Satellite’s ‘Big Four’ Weigh in on Industry’s Future
[Via Satellite 03-11-14] Chief executives from the satellite industry’s largest players kicked off SATELLITE 2014 sharing the opportunities and challenges ahead. The overall tone from the leaders of Eutelsat, Intelsat, SES and Telesat was upbeat, and with good reason: many of their fleets are growing and new waves of innovation by SpaceX.
Via Satellite Editor Mark Holmes began the conversation asking executives what excites them most about the future. David McGlade, CEO of Intelsat, pointed to mobility and the convergence of MSS and FSS, while Telesat CEO Daniel Goldberg said that seeing such strong demand across many segments has enabled his firm to procure new capacity and look at new architectures of how satellites are designed. Referencing the innovation occurring in the launch space, too, Goldberg observed, “It’s fun right now to sit with colleagues and customers and plan the future.”
Michel de Rosen, CEO of Eutelsat, noted that 80 percent of future growth in satellites will be in the southern hemisphere, which is why he’s so excited about Eutelsat’s acquisition of Satmex. “We had no presence in Latin America … this content will provide significant growth for many years,” he said.
Clearly, the satellite market is seeing dramatic change from the launch of new high-throughput satellites, to the dramatic drop in launch costs brought on by gutsy new entrants like SpaceX. Having more affordable and reliable launch options is welcome news to all these veterans, particularly Romain Bausch, president and CEO of SES, who was the first commercial customer to use SpaceX’s Falcon 9 rocket for the launch of SES 8 satellite — the highest profile of SES’s three launches last year.
A key area of discussion centered on WRC-15 and the push to obtain C-band spectrum at the World Radiocommunication Conference (WRC) in November 2015. The satellite industry is escalating efforts to stop terrestrial industry from getting governmental authority to roll out wireless broadband over extended C-band. Studies have shown that International Mobile Telecommunications (IMT) services interfere with fixed service satellites, which remain a mainstay of the global satellite portfolio, accounting for 38 percent of the satellite mix (not counting HTS), according to satellite analyst firm, NSR.
However, CEOs in the panel were optimistic and agreed that the industry will not face a “doomsday scenario” next year in Geneva.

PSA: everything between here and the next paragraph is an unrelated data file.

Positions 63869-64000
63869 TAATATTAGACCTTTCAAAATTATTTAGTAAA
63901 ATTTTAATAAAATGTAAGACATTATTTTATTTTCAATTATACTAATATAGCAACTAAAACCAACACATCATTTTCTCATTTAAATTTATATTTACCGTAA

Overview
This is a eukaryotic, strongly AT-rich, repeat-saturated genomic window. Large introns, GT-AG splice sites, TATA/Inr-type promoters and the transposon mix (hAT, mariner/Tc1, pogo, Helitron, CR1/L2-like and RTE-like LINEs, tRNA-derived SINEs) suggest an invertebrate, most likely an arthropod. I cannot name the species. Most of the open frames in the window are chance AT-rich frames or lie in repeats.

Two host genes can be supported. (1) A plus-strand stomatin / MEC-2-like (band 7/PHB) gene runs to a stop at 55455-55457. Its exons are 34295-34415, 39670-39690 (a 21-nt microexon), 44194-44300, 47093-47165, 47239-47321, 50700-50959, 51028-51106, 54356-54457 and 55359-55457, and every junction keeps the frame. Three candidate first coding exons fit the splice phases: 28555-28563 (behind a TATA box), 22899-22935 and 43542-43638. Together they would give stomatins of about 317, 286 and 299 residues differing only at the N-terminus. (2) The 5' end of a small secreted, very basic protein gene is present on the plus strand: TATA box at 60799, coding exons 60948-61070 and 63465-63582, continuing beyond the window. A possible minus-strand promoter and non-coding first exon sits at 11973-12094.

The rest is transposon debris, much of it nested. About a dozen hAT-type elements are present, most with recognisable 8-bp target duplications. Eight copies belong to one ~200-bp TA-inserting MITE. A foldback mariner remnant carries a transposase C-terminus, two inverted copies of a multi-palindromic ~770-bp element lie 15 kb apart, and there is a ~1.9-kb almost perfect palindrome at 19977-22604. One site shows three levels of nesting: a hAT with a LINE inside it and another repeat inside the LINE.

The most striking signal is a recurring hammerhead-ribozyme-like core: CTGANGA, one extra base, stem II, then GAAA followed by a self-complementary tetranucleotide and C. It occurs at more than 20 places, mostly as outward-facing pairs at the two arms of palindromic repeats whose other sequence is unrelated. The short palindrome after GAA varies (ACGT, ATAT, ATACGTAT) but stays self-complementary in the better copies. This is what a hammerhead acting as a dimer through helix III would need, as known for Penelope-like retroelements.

They point out that, unlike seven years ago, the industry has joined together much earlier to communicate the critical role C-band and other satellite frequencies play in the world, especially in bringing access to the world’s rural and poor communities. The leaders also said that the “studies” the wireless sector has issued on their need for spectrum are exaggerated by “two orders of magnitude,” which further underscores the need for education and outreach to political leaders, who often know much less than regulators, the panel said.
“Telling this story is so important,” McGlade said, noting that this type of “land grab” could easily expand to other frequencies. Eutelsat’s de Rosen agreed. “We must think ahead. If we are to be passive about C-band or L-band the threat would be on Ku and Ka,” Rosen added.
Noting the Big Four’s combined revenue growth at around 3 to 4 percent in 2013, Holmes questioned the leaders if they thought their prospects for growth would improve in the future. Many panelists pointed to key emerging markets as a driver for their growth. Eutelsat expects growth of 5 percent in the next few years, while SES pointed to 6 to 7 percent growth this year alone.
Intelsat’s McGlade called on a change of the economics of the industry as key to the satellite sector’s long-term growth. “We have to be more relevant, more efficient, we have to push the boundaries,” he said, noting that the industry needs to both drive down costs and expand the market through innovation.
Later, McGlade made a memorable observation when the discussion turned to ways the industry could attract the next-generation of talent. “We’ve got to show what is cool about our industry. It hasn’t hurt to have Elon Musk redefining our industry,” he said.
The talent challenges may be less acute in Europe, where SES and Eutelsat say they don’t have the same difficulty attracting young people into their companies. However, one challenge, de Rosen admitted, was diversity. “We must do more to make sure women feel they have as many chances to be successful in the company as men,” he said.